The conservative and liberal, religious and secular, Dutch and foreign stand side by side here in Rotterdam, in a contrasting and at times uneasy coexistence where social and cultural middle ground can be elusive.

The job of finding that middle ground has now fallen onto the shoulders of a thoughtful Moroccan-born Muslim who arrived in Rotterdam just nine months ago. His address: the mayor’s office.

Ahmed Aboutaleb is the first Muslim immigrant to lead a major Dutch city. The son of an imam, he was appointed mayor of Rotterdam late last year and in January became the official face of the Netherlands’ second-largest city.

His is the classic immigrant success story, the saga of a youth who landed in the Netherlands as a teenager, worked hard and climbed the social ladder, first as a journalist, then as a politician in free-wheeling Amsterdam.

But his nomination as mayor by political party leaders in Rotterdam, who sought someone of national stature for the largely ceremonial post, took even seasoned observers by surprise.

This is, after all, a city where the national clash over immigration and integration, particularly of Muslims, has been at its most volatile.

In 2002, Pim Fortuyn, a populist and openly gay politician who slammed Islam as a “backward” religion, was fatally shot by a white assassin claiming to act in support of the Muslim community.

How the 48-year-old Aboutaleb fares as mayor could well have an effect beyond Rotterdam’s borders. With ethnic minorities accounting for almost half its population, the city serves in many ways as a laboratory of demographic change for the rest of the Netherlands, and potentially other parts of Europe.

Thus far into his six-year term, analysts say, the bespectacled Aboutaleb has trod softly, getting a feel for Rotterdam’s tricky political landscape. Though he is a member of the city’s ruling left-wing Labor Party, as mayor he is supposed to hold himself above party politics.

Within the last several weeks, however, Aboutaleb has said that he intends to step into the debate on integration. Although he has not specified how, it will mean navigating a minefield of competing beliefs, agendas and power plays by politicians, activists and bureaucrats.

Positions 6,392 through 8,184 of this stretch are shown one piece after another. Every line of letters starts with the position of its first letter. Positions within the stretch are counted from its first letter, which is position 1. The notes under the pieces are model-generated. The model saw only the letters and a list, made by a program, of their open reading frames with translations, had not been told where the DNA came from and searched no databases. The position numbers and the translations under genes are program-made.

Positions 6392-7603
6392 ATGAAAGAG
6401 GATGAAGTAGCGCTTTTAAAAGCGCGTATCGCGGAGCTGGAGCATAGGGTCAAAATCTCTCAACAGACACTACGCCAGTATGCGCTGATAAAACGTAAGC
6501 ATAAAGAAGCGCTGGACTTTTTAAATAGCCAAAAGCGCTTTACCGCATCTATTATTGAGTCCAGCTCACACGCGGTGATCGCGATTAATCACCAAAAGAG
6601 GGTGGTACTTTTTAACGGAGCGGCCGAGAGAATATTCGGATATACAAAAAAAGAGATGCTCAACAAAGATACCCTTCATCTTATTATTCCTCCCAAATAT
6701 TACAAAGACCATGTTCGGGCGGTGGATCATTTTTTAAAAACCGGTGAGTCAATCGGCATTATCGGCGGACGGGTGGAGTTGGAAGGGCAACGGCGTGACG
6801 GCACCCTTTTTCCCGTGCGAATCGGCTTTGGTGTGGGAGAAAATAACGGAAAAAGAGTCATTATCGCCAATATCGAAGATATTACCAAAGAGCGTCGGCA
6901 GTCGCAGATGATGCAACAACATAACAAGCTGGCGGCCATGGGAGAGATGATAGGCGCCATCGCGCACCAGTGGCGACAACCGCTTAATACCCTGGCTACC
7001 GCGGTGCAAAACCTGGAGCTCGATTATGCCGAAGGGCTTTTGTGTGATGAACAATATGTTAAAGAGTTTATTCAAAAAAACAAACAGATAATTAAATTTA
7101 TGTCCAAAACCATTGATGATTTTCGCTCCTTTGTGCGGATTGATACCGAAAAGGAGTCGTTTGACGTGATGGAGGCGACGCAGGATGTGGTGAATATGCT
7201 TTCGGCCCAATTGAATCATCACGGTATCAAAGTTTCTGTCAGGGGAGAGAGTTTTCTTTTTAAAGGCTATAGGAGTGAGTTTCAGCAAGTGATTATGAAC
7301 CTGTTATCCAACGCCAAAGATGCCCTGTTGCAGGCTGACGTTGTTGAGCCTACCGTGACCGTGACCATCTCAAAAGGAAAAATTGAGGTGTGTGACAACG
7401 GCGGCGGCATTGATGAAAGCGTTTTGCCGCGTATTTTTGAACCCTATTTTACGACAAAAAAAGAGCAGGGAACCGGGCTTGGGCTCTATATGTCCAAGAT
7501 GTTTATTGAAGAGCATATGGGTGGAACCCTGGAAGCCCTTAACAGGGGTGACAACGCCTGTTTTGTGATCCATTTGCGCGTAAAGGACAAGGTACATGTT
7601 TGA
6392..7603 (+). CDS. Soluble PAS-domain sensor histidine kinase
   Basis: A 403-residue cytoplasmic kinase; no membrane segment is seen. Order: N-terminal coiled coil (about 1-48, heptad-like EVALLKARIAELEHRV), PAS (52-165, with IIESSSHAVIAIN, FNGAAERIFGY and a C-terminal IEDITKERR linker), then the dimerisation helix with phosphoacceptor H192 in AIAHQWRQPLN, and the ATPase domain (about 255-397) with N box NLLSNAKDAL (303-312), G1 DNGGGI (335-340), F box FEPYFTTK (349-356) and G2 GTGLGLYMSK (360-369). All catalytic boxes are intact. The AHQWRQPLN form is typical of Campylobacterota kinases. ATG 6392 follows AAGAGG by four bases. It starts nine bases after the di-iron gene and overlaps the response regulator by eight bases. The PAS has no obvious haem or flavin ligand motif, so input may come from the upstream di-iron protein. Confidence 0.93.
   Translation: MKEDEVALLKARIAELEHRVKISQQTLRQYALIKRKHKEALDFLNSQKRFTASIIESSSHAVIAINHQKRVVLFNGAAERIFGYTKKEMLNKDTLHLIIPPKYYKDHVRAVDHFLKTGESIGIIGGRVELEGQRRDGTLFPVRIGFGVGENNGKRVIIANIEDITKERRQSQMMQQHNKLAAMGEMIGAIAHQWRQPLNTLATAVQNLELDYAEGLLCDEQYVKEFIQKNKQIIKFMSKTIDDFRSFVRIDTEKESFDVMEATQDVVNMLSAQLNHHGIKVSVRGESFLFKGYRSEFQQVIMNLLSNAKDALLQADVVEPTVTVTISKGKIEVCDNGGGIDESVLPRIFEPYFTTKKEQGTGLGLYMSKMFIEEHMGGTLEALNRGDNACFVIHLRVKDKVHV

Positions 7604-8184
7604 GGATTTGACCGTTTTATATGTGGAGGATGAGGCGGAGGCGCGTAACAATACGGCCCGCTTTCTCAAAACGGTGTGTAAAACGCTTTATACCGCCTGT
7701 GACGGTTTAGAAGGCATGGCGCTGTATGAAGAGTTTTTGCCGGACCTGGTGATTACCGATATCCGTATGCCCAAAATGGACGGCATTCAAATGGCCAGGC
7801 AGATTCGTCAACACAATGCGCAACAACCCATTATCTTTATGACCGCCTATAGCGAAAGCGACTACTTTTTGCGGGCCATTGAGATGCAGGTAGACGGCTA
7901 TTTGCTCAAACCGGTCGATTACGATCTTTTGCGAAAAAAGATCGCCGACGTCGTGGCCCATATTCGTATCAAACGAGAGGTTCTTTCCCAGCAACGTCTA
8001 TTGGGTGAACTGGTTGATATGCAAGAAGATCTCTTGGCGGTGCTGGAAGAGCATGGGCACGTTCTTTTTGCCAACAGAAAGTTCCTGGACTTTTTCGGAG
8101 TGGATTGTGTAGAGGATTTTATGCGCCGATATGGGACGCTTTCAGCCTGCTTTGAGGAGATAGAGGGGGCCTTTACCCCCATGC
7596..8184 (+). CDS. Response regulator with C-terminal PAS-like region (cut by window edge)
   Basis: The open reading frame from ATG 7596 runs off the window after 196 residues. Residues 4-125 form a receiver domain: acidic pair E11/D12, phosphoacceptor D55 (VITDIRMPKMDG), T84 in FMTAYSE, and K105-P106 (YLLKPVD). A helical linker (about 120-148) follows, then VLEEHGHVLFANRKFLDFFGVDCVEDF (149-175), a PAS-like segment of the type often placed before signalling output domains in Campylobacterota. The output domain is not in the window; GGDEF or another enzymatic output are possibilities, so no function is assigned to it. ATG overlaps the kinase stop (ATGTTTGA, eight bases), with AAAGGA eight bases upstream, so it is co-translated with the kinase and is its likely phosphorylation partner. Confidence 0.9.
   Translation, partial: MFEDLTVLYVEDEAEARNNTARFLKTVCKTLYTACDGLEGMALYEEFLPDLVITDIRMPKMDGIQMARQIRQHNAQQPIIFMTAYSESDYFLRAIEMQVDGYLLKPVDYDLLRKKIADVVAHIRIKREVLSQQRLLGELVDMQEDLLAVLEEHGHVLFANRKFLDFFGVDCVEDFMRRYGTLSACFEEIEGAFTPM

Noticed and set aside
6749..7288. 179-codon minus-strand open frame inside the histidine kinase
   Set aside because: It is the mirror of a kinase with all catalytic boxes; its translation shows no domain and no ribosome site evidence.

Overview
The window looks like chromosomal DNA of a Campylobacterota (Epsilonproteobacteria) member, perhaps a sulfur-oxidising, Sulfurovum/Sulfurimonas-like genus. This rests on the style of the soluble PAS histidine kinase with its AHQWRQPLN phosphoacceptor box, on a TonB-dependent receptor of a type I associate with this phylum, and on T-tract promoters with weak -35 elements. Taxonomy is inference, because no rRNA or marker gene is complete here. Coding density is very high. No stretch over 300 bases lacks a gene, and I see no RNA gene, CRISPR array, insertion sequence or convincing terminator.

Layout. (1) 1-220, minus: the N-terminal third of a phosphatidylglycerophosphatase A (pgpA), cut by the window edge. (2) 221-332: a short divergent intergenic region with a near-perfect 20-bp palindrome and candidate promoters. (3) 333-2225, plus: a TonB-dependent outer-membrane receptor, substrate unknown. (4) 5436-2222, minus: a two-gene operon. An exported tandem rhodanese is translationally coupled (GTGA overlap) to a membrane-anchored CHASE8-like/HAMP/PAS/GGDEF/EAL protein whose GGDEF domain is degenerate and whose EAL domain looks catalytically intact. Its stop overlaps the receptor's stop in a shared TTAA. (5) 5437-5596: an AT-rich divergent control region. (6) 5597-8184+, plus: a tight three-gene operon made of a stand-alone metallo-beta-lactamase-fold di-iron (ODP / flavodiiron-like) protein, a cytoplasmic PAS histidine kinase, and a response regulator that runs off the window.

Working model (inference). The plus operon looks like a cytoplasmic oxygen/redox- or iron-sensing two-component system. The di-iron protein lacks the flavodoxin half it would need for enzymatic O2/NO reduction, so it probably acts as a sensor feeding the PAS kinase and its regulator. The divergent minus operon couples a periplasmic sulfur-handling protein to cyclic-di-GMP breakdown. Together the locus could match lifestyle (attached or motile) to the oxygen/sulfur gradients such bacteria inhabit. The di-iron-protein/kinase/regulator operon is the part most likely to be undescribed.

“That is quite a risk for him, because if he fails . . . there is nobody above him,” said Rinus van Schendelen, a professor of political science at Rotterdam’s Erasmus University.

As mayor, Aboutaleb must gingerly maneuver a cultural war pitting those who believe Dutch liberal, secular society to be under threat from a growing religious minority against others who say that Muslims and other immigrants have been unfairly scapegoated.

Right-wing politicians demanded that Aboutaleb demonstrate his loyalty by giving up his Moroccan passport (he holds dual nationality). Geert Wilders, the country’s most inflammatory public figure, declared that Aboutaleb’s appointment was “as ridiculous as appointing a Dutchman as mayor of Mecca.”

Muslims, by contrast, were excited that one of their own had risen so high — an “Obama on the Maas,” as some have dubbed him, for the river that runs through Rotterdam.

“I was really happy that he became mayor,” said pharmacist Jilani Sayed, 29. “A mayor has to hold the city together. He’s got the potential to do that.”

The mayor’s job is largely ceremonial, with the big exception of public safety and police, which comes under his supervision. But what the post lacks in direct authority it makes up for in influence and longevity.